ENERGY and Power Development Minister, Zhemu Soda on Wednesday delivered a ministerial statement in Parliament on the power situation in the country.
This followed a drastic decline in electricity generation at Lake Kariba since late last month. Initially, the Zambezi River Authority (ZRA), the managers of the dam on behalf of Zimbabwe and Zambia, had asked the former to immediately suspend production on its side of the reservoir saying the country had used up its water quota for the year. Kariba South, ZRA said then, could get back to work next month when the lake level is expected to have recovered from the record-low it is at now.
That was a major statement by ZRA which meant the country was to rely on an imported feed as well as on Hwange thermal plant which is performing well below capacity as it is being expanded. Happily, days later, Minister Soda announced Kariba South would not have its blinds drawn but would produce a maximum of 300MW, not 600MW it normally does.
He said generation was averaging 800MW with Hwange Thermal Station contributing about 400MW, Kariba at about 300MW and small thermals combined 30MW. This output is not always firm though.
Yesterday, none of the three smaller thermals — Harare, Munyati and Bulawayo — was producing. Kariba was at 231MW with Hwange at 438MW, bringing the total national production to 669MW, yet we need up to 1 800MW.
The minister also touched on the contribution of independent power producers (IPPs). They are producing an average 56MW. A few weeks ago, Deputy Minister Magna Mudyiwa said all the about 100 licensed IPPs have the potential to produce 2 000MW. She threatened the Government could be forced to revoke licences of the IPPs which are sitting on the permits while the economy suffers.
Seen against the licences issued, their potential and the serious power deficit the country is grappling with, the contribution that IPPs are making is abysmal; nothing to be honest. They secured the permits on the commitment that they would look for money; rather, they had the money to build facilities to produce for the country. They, therefore must do just that. Pressure must be brought on them to do that. Perhaps, it will be good for the Government to implement its warning as communicated by Deputy Minister Mudyiwa — to revoke the licences of the IPPs who are sitting on them for speculative purposes while the country is suffering up to 18 hours of load shedding daily.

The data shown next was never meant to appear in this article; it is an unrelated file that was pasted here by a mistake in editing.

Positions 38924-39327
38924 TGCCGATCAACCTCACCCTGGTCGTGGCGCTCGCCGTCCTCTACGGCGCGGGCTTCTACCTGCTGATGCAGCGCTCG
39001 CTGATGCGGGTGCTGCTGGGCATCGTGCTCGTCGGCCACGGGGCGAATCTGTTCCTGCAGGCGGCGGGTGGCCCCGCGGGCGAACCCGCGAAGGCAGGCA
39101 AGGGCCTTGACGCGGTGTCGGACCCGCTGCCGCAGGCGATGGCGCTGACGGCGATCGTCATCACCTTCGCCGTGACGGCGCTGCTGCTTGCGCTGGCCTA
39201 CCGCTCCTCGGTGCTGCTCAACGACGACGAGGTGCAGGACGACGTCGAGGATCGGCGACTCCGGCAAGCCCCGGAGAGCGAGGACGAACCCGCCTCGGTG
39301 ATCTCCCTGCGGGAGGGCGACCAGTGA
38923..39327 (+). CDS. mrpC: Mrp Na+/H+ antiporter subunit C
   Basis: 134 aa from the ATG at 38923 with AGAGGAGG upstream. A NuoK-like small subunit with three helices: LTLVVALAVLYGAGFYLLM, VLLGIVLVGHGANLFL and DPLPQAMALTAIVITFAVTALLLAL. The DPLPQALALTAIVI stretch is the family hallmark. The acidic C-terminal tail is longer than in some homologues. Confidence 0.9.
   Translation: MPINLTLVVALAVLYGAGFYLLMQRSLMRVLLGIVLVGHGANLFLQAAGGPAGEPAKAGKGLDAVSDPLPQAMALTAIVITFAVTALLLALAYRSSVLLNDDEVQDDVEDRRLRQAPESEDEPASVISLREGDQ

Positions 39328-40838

There is nothing new, or surprising about that. The Ministry of Mines and Mining Development adopted that policy a year or two ago for companies holding on to exploration licences without investing in actual exploration.
So, yes, broadly, we want to see more IPP projects coming up to complement the work that the Zimbabwe Power Company is doing.
“Another measure is on Government giving support to the independent power producers,” said the minister.
“The focus will be on solar PV generation projects. Currently, a total of 100 projects have been licensed by Zera. My ministry is engaging the Ministry of Finance to help de-risk the independent power producer projects through provision of Government implementation agreements for projects which have been awaiting Government guarantee to reach financial closure. As we speak, three pilot projects have so far received Government implementation agreements and standard power purchase agreement documents.
My ministry is also finalising on the formulation of competitive procurement framework. This is work in progress and we hope by the first quarter of 2023 this will have been finalised.”
The support that Minister Soda promised must be expeditiously availed. It can be possible that that is the missing link in the national effort to get more IPP generation online.
Article Source: The Chronicle